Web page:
A Public Option That Won't Break the Bank

03/18/2010 05:12 am ET | Updated May 25, 2011

Several years ago, the State of Oregon elected a physician as Governor. He (Dr. Kitzhaber) managed to convince the state legislature to pass a "public option" to cover health insurance for the poor and uninsured. Oregon has one of the strongest anti-tax organizations in the country, and no state income tax, thus state funds were scarce, even before the recession.

At statewide meetings, citizens voted to establish their priorities among medical and surgical treatments, and a final list was compiled. Then treatments on the list were covered by this State program, according to their priority, as funds would allow.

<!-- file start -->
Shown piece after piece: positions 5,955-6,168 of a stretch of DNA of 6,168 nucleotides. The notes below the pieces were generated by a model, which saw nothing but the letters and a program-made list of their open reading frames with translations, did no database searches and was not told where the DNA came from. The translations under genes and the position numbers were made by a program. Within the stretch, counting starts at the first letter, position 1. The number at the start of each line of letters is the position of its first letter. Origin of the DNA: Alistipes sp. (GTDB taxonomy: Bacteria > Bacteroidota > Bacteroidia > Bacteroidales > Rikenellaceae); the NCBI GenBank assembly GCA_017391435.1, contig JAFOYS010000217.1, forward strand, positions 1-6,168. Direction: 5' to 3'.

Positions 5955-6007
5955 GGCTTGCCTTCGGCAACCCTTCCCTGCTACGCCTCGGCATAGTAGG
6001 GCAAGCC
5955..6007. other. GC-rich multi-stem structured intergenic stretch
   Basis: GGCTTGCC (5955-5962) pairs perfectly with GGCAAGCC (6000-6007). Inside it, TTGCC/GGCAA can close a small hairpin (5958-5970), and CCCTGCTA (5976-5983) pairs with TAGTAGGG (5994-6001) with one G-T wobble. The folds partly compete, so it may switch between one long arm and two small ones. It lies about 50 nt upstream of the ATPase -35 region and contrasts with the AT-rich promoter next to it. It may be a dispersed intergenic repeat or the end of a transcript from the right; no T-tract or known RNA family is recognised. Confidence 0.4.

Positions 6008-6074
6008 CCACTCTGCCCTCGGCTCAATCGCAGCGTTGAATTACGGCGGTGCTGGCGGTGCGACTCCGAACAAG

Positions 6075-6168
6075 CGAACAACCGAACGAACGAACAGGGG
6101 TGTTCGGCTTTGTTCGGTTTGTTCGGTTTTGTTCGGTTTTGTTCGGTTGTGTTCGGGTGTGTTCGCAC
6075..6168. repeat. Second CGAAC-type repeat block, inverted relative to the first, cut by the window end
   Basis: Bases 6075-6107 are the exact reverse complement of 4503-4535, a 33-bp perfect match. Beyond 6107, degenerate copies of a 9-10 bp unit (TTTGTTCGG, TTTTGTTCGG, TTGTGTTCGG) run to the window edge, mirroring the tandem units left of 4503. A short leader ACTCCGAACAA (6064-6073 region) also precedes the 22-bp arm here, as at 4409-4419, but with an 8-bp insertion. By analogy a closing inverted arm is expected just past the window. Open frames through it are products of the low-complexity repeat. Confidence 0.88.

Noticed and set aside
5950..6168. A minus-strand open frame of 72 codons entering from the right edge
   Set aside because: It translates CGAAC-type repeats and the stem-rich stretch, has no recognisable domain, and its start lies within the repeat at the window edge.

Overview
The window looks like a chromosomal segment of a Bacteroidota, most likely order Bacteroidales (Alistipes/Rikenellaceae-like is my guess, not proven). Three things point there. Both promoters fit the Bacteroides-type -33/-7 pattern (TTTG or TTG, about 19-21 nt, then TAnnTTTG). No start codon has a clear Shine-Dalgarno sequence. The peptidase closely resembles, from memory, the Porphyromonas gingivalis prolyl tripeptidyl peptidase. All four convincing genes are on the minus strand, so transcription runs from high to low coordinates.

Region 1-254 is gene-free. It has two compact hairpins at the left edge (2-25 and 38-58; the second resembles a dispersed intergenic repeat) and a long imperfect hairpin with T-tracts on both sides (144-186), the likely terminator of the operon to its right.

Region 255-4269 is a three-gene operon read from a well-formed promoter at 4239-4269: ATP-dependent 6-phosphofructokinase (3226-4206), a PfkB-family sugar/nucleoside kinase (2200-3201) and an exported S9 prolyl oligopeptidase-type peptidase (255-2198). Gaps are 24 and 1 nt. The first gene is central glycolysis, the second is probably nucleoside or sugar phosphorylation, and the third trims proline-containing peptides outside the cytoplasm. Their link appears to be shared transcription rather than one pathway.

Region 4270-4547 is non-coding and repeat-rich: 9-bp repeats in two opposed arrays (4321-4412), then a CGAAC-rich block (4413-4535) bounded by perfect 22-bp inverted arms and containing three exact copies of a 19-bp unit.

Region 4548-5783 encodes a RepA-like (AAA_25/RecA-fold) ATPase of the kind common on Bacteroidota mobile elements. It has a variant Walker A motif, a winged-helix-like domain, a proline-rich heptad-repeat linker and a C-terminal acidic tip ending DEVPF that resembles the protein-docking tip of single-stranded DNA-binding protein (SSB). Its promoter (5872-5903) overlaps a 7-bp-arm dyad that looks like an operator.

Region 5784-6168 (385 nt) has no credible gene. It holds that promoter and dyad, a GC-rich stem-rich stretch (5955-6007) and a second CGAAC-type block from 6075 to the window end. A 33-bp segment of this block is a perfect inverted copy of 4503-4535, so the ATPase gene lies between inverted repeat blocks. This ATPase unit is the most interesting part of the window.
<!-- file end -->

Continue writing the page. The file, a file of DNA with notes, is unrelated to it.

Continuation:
A similar program could be established nationally, with the priority list determined by the Institute of Medicine, the CDC, or another appropriate agency. Medicaid could be included, as well, and an opt in/out provision could be added, if necessary. The cost of such a program might be no higher than the current cost of care of the uninsured in emergency rooms and hospitals.

An obvious criticism could be made that this plan would promote "two-tier medicine". But I would argue that we currently have two (or more) tiers of medical care in this country, and that any tier is better that no tier.